DETROIT -- The Army is one step closer to fielding a new infantry squad vehicle after naming three industry leaders to develop prototypes, Aug. 23, 2019.
The $1 million mock-up contract makes strides toward the Army's goal of producing new ISVs in 2020.
"The modernized vehicles will provide enhanced tactical mobility for an infantry brigade combat team to move quickly around the battlefield," said Steven Herrick, Ground Mobility Vehicle product lead, U.S. Army Program Executive Office Combat Service & Combat Service Support, adding the vehicles will have ability for "repositioning operations to provide commanders greater freedom of movement and action."
In February 2019, the Army approved a procurement objective and plans to purchase 649 ISVs.
A nine-Soldier infantry squad, along with associated equipment, will comfortably maneuver in the vehicles up to 5,000 pounds, Herrick added.
The scheduled delivery date for all three competing teams is Nov. 13, at Aberdeen Test Center in Maryland for initial assessment. The competing teams include Oshkosh Defense/Flyer, GM Defense, and SAIC/Polaris.
"Upon their arrival at the Maryland proving ground, all designs will compete in several performance, operational, and characteristics tests. Evaluations are scheduled to run through December," Herrick said.
Following their early trials, the vehicles will be moved to Fort Bragg, North Carolina, to undergo their second round of testing. Once there, they will be subject to operationalized assessments through a series of tests on how effective the prototypes work for Soldiers.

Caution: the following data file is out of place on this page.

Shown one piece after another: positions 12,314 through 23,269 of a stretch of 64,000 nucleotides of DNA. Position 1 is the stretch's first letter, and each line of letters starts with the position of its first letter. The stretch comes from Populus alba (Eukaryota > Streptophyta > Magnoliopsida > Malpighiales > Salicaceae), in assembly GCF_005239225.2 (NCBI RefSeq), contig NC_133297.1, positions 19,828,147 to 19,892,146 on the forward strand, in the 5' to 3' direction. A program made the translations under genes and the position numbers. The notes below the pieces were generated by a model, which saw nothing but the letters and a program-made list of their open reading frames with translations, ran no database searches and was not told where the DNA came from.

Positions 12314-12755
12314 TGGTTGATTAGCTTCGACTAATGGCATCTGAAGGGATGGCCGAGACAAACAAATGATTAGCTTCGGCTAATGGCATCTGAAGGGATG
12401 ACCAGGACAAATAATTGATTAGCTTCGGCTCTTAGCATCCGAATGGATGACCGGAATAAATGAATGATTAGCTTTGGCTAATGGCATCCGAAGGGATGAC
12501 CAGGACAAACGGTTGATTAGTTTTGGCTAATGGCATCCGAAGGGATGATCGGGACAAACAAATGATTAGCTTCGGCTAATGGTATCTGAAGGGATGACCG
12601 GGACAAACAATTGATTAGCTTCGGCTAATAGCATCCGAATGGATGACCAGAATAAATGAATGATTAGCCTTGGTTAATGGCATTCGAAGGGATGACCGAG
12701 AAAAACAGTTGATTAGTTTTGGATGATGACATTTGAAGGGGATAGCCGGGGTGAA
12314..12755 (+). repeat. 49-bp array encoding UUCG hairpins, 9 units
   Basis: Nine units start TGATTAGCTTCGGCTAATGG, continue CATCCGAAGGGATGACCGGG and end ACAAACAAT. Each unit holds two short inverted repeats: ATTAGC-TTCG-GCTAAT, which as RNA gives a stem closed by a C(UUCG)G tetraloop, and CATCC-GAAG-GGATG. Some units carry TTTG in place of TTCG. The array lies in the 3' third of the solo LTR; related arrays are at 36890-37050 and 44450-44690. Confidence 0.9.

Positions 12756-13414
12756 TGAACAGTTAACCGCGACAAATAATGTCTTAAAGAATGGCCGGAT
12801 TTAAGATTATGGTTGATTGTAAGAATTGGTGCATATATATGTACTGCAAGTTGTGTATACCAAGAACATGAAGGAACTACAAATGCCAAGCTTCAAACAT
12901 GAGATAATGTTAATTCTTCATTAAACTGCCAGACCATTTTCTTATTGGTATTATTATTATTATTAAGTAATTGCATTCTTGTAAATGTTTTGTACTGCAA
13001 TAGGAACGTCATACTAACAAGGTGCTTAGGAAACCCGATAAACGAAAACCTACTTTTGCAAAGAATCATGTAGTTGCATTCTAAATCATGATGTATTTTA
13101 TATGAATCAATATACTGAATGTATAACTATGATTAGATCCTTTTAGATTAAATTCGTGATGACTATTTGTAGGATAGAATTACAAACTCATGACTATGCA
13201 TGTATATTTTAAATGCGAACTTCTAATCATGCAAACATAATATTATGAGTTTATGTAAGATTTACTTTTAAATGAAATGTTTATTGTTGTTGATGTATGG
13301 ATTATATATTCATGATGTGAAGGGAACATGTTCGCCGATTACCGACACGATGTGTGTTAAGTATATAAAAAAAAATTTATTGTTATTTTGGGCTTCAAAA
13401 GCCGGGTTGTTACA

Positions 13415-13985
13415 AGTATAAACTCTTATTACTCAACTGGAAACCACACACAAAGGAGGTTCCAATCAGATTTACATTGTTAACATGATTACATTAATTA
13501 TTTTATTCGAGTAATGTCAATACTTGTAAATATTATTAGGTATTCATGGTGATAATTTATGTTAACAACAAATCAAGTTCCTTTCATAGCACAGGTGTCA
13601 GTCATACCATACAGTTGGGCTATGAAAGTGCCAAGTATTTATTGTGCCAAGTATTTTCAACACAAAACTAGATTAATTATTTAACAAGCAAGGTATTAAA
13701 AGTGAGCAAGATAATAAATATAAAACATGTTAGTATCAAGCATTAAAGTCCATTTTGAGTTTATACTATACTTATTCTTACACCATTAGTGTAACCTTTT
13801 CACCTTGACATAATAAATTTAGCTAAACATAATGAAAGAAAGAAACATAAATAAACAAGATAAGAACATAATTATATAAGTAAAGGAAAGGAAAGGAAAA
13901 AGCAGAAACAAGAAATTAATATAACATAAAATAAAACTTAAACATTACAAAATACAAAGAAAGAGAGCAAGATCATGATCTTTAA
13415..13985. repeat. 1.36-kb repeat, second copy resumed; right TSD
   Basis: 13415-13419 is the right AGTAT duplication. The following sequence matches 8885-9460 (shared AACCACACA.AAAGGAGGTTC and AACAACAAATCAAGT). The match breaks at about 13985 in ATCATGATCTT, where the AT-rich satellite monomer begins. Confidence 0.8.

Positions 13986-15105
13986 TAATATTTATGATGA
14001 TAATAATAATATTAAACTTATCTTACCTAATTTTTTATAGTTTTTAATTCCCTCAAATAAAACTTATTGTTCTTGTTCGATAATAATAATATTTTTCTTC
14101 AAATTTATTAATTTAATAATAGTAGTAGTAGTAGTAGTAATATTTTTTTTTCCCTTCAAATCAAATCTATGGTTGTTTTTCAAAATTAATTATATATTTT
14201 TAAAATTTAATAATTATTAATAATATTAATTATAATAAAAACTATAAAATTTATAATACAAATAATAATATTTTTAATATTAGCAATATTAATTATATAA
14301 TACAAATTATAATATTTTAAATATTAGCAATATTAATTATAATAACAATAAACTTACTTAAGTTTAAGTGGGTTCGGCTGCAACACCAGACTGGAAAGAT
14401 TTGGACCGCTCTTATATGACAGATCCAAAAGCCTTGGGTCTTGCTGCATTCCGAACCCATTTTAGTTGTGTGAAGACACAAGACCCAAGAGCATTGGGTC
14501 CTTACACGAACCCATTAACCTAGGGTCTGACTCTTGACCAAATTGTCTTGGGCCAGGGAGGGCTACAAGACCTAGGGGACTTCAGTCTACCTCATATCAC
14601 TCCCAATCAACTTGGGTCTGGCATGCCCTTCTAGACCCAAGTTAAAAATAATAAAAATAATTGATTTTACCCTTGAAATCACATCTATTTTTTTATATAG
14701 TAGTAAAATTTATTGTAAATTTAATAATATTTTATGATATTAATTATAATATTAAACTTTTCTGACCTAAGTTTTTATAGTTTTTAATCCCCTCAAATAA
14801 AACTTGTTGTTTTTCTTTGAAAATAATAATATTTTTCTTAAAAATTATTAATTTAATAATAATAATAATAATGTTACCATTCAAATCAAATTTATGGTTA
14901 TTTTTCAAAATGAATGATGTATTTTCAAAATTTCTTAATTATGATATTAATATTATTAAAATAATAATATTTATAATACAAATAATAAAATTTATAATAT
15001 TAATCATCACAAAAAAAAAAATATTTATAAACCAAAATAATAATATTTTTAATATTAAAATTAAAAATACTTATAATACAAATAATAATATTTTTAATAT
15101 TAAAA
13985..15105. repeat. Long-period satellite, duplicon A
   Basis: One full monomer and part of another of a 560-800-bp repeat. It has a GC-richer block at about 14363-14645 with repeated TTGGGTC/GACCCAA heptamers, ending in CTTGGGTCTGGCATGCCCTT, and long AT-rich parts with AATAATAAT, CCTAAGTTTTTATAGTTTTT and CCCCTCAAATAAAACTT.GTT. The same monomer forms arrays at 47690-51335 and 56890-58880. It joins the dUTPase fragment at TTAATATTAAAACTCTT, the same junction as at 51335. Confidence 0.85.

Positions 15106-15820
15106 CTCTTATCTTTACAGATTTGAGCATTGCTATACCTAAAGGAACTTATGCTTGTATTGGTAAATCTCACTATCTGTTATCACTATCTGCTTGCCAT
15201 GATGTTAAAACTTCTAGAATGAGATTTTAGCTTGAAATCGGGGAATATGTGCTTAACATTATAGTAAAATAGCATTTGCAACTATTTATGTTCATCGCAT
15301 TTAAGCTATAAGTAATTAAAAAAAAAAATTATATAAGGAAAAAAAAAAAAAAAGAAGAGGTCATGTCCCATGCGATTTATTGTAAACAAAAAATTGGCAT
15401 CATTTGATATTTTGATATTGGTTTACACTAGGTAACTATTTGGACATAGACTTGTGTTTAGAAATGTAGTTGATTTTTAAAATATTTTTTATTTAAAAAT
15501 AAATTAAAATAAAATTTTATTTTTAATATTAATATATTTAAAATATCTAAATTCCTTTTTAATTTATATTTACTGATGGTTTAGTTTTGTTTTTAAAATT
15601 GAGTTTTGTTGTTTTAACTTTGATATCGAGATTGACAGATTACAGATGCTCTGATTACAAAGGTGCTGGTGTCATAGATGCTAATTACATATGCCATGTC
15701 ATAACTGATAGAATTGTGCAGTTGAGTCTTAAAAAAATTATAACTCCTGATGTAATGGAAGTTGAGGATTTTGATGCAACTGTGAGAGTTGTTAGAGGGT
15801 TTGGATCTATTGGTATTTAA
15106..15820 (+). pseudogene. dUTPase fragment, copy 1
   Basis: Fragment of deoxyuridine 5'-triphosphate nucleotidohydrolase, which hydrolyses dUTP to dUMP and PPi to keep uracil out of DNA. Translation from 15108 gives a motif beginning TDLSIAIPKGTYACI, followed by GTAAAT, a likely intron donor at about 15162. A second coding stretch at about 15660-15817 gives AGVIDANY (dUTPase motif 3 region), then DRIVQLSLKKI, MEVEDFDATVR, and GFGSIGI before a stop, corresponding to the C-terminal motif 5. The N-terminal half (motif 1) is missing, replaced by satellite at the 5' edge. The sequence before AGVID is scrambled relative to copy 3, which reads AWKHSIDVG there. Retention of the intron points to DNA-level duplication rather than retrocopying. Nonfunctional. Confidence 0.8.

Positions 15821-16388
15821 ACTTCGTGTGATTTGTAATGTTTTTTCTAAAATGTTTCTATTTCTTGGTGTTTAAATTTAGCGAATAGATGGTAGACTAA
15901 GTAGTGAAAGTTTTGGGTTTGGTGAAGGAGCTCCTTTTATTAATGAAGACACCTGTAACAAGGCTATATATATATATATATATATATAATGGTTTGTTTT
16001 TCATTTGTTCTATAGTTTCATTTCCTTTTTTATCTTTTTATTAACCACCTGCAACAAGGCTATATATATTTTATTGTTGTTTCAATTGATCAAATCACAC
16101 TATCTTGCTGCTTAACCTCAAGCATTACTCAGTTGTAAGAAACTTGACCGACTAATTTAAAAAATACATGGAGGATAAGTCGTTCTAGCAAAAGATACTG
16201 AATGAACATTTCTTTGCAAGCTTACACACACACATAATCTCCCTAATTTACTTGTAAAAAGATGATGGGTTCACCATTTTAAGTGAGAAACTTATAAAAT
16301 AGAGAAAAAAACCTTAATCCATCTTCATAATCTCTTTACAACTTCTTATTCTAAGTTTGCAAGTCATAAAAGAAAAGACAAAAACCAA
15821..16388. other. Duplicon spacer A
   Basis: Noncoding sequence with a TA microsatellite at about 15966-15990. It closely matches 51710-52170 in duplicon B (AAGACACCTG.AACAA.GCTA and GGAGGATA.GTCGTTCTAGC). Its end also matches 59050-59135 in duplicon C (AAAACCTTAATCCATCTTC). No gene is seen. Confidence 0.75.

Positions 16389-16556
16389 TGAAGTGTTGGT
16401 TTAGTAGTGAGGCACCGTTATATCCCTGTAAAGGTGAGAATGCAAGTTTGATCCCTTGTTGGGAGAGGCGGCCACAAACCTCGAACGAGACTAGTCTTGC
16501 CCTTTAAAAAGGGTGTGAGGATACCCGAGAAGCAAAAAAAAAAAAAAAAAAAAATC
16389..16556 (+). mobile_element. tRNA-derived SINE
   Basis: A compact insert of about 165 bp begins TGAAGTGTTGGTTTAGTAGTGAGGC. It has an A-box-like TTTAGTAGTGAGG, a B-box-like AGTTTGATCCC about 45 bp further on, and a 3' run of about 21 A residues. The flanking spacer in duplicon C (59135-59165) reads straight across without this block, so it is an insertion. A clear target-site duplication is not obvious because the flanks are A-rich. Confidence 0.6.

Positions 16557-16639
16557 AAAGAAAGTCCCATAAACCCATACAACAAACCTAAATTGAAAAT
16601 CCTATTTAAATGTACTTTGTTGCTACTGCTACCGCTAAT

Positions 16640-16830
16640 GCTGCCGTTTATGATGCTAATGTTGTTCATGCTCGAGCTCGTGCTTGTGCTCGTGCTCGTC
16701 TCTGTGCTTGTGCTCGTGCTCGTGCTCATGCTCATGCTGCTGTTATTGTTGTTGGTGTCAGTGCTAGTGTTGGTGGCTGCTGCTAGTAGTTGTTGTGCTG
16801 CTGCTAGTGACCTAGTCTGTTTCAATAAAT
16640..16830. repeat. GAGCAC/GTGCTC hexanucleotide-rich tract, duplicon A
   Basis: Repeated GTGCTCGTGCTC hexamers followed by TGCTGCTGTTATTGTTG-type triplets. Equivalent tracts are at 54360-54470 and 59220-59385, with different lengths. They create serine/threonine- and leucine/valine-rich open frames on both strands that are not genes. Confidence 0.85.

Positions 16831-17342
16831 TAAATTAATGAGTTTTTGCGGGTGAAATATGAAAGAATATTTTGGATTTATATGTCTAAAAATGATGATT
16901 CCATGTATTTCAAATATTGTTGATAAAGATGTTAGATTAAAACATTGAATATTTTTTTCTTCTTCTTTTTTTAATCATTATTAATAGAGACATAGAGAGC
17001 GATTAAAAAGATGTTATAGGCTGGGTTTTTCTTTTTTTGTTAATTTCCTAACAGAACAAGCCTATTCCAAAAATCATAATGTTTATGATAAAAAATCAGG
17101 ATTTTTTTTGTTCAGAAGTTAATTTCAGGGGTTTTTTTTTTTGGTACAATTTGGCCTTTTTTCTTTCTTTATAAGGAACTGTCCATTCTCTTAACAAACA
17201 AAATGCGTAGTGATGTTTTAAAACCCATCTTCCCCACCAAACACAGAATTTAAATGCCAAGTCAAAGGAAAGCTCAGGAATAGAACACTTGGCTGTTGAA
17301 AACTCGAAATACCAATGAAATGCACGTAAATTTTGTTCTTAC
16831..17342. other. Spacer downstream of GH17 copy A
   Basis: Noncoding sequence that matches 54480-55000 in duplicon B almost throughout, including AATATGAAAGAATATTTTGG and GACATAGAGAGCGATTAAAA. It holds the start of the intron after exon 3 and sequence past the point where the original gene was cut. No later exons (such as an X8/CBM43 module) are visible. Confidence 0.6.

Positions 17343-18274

"The Army plans to down select to one company for production in the second quarter of fiscal year 2020," Herrick said. "This selection will be based largely on Soldier input and response to a formal request for proposal for production."
The ISVs have been intended to provide ground mobility vehicle capabilities to the Army since the original model.
At first, the Army started looking toward industry to develop the new ISV in September 2018. Lightweight vehicles are essential to increase speed in combat and provide ability to be transported by helicopter into austere locations, Herrick said.
"Ground mobility vehicles provide flexibility for entry operations, permissive and non-permissive, to counter threat anti-access strategies through the use of multiple entry points -- air-drop, air-land, and air-insertion," he said.